The high rate of blacks in prison is astounding levels.
There are two consequences of this. First, too many blacks live in high-crime areas, which research concludes leads to higher stress In other words, we are making life harder for our families and ourselves.
The second consequence is the high rates of black incarceration. I am no Pollyanna. Some of these folks need to be in jail. Intimidating people with a gun is no laughing matter, and criminals should face the consequences of their actions. However — and only the most hawkish criminal justice-types dispute this — far too many blacks are in jail for too long for first-time and non-violent offenses.
Rectifying this situation is important, so the black community can reclaim lost potential.
The data is staggering. The lifetime chances of a black person going to prison are 18.4 percent, according to the Bureau of Justice Statistics. For whites, it is just 3.4 percent and for Hispanics, 10 percent. It is so bad that it's estimated that 32 percent of black males will enter state or federal prison during their lifetimes. The sheer magnitude is astounding. One in three! I am not sure there is a way to measure the total lost potential.
Using the bureau's data, I compiled the following two charts.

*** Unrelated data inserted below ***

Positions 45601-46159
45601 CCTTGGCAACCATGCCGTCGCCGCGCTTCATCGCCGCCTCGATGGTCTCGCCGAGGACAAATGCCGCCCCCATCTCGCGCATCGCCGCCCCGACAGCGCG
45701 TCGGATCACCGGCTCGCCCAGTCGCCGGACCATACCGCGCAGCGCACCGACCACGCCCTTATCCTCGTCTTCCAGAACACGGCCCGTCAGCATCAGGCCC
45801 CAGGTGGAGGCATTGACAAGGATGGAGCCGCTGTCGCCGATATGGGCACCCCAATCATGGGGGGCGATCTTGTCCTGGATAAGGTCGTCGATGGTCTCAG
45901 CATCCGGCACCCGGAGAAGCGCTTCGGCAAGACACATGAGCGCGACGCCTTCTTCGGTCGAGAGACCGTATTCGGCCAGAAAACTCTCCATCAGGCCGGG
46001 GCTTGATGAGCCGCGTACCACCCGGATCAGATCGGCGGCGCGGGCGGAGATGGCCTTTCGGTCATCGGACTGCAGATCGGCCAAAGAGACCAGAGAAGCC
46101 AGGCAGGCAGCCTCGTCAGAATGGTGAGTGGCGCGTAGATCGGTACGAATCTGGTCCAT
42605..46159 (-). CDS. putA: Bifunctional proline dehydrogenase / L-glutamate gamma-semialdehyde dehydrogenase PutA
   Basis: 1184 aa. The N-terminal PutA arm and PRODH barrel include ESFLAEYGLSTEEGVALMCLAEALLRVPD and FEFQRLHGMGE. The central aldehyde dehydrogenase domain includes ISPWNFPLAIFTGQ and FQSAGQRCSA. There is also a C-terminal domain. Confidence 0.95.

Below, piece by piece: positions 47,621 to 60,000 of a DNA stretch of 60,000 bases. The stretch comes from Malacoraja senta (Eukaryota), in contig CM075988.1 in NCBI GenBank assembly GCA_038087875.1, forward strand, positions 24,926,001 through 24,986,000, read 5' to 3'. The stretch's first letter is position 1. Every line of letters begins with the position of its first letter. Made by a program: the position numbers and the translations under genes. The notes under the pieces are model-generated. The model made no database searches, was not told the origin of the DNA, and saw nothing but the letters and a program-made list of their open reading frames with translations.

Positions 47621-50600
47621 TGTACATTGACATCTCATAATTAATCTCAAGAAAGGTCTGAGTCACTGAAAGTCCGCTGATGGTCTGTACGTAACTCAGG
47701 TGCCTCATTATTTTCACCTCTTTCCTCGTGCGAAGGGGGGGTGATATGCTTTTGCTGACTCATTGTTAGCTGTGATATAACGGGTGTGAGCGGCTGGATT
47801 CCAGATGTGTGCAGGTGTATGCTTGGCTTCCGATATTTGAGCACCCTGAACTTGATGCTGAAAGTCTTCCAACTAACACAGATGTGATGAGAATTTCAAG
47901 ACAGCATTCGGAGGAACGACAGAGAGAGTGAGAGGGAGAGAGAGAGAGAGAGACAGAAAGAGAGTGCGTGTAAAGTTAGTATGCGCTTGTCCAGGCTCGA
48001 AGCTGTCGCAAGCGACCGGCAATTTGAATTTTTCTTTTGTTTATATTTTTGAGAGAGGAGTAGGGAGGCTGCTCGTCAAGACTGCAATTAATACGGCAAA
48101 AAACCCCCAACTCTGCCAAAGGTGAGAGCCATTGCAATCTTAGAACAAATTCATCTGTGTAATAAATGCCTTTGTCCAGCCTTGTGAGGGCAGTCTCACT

What can we take from this?
There is nothing in the data to indicate that blacks will leave their perch at the top in terms of total incarceration — at least anytime soon. We can all see that five times as many blacks are in jail during what should be the start of their careers. Instead, time spent in jail means time away from family, time not saving for retirement, time not contributing to the community. (Read our story about the Troy Davis case.)
While it is unlikely to occur, it would be advisable for President Barack Obama to instigate a national commission on reducing the nation's prison population. We need to consider a variety of measures, including reducing prison sentences for non-violent offenders, drastically increasing funds for rehabilitation and providing much more money to integrate released offenders into society.
It is a tired cliché, but second, until we address the underlying cause of criminality, future generations will only live the same lives.
High poverty begets desperation, which always leads to involvement with the underground economy and almost inevitably jail.
Recently, I watched a documentary on Baltimore's Frederick Douglass High School. It made me simultaneously happy and fearful. I felt such joy watching those who made it to graduation. You could feel the joy. Then I felt so distressed at how many students seemed indifferent to their future.
We have to reach those students before they become part of the 32 percent spending time in jail and not building a life.
Marvin King is an assistant professor of political science at the University of Mississippi and writes the blog King Politics.